The fest’s trouble began when its original investor, Dentsu Aegis, canceled the festival on April 29th, a week after tickets were originally supposed to go on sale. The company wrote in a statement at the time, “Despite our tremendous investment of time, effort and commitment, we don’t believe the production of the festival can be executed as an event worthy of the Woodstock Brand name while also ensuring the health and safety of the artists, partners, and attendees.”
The company, it was later revealed, had invoked the “control option” in its contract with Woodstock 50, ostensibly saying that Lang & Co. had not kept up their end of the bargain, therefore allowing Dentsu to take over. At the time, the festival, which was originally projected to sell around 150,000 tickets, was attempting to get a mass gathering permit for half that number — effectively halving the amount of money the fest could get from ticket sales. It never got the permit.
Lang protested Dentsu’s decision, claiming that the investment firm didn’t have the right to unilaterally shut it down. In a newsletter to prospective ticket buyers, he insisted the concert would go forth as planned. “We have yet to understand why [Dentsu] would try to prevent the festival from happening by seemingly undermining us in this way,” he wrote. “It is one thing to decide for oneself that it is best to move on, but it is entirely another thing to try and close the door on us. … Woodstock never belonged to Dentsu, so they don’t have a right to cancel it.” But as he pushed forward, he lost a powerful ally in Superfly, the fest’s production partner, which is best known for putting on Bonnaroo and Outside Lands. The company confirmed it was no longer working on Woodstock 50 a few days after Dentsu’s proclamation.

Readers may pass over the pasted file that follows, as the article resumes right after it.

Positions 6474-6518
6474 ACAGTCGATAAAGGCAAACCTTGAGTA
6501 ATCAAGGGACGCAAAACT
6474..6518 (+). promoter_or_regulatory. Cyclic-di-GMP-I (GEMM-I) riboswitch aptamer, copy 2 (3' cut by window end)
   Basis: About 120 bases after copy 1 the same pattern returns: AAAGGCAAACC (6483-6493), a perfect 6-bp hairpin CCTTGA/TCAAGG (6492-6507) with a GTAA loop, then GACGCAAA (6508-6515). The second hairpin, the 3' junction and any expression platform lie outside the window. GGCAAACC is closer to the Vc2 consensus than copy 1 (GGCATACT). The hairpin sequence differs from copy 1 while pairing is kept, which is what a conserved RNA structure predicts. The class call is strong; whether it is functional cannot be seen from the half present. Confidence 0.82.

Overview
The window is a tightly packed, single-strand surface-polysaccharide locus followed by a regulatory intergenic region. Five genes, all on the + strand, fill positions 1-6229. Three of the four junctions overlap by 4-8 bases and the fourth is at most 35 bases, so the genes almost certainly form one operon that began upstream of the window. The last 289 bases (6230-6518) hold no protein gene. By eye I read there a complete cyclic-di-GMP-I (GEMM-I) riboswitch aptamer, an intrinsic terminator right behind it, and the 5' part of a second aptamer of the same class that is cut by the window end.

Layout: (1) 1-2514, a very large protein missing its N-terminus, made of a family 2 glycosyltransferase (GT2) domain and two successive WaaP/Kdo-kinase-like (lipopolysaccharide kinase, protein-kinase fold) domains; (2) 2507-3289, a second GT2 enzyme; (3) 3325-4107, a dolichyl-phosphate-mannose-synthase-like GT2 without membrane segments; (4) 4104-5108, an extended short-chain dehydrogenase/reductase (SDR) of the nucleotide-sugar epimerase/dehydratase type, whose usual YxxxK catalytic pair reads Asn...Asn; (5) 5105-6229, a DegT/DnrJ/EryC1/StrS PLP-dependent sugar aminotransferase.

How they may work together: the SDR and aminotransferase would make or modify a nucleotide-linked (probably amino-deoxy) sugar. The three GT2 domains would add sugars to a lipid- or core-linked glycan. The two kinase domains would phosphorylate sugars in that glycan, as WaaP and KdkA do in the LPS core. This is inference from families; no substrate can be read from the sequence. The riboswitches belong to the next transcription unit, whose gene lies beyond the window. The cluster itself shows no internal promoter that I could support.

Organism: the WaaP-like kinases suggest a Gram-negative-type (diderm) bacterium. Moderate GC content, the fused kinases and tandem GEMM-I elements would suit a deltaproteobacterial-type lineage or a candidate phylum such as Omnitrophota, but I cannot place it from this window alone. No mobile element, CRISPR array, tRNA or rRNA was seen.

As the week went on, Lang continued to cry foul about Dentsu. He alleged that the financier had “illegally swept” nearly $18 million out of a festival bank account, imperiling the event. He made public a letter to Dentsu saying the company had acted dishonorably and that it had confirmed his fears about working with a corporation.
Lang attempted a final hail Mary with Dentsu when the fest’s lawyer filed paperwork with New York’s Supreme Court in an attempt to make the financier cooperate. The attorney asked the Court to keep Dentsu from speaking to the media and others, return the $17.8 million Woodstock 50 alleged it had taken, be more transparent with its accounting, and make work with the fest. The filing claimed the financier “secretly decided to abandon, and then sabotage the Festival to ensure that it would never happen.” It cited a contract between the two companies that stated that the decision to cancel the fest must be agreed upon in writing by both parties. Dentsu didn’t see it that way, though, by taking over the festival.
Through it all, the booking agents for the artists who had been paid in full — some $32 million total — to perform at the fest remained silent as they waited to see how it all would shake out. Although it was unclear at the time what would happen with his performance fee, John Fogerty — who had performed at the original Woodstock as a member of Creedence Clearwater Revival — said he had a plan for the money if he was allowed to keep it. “I’m from old-fashioned America,” he told Rolling Stone. “I hate to be paid for doing nothing. So I would imagine donating it to a good cause. That would be the best use of the funds.”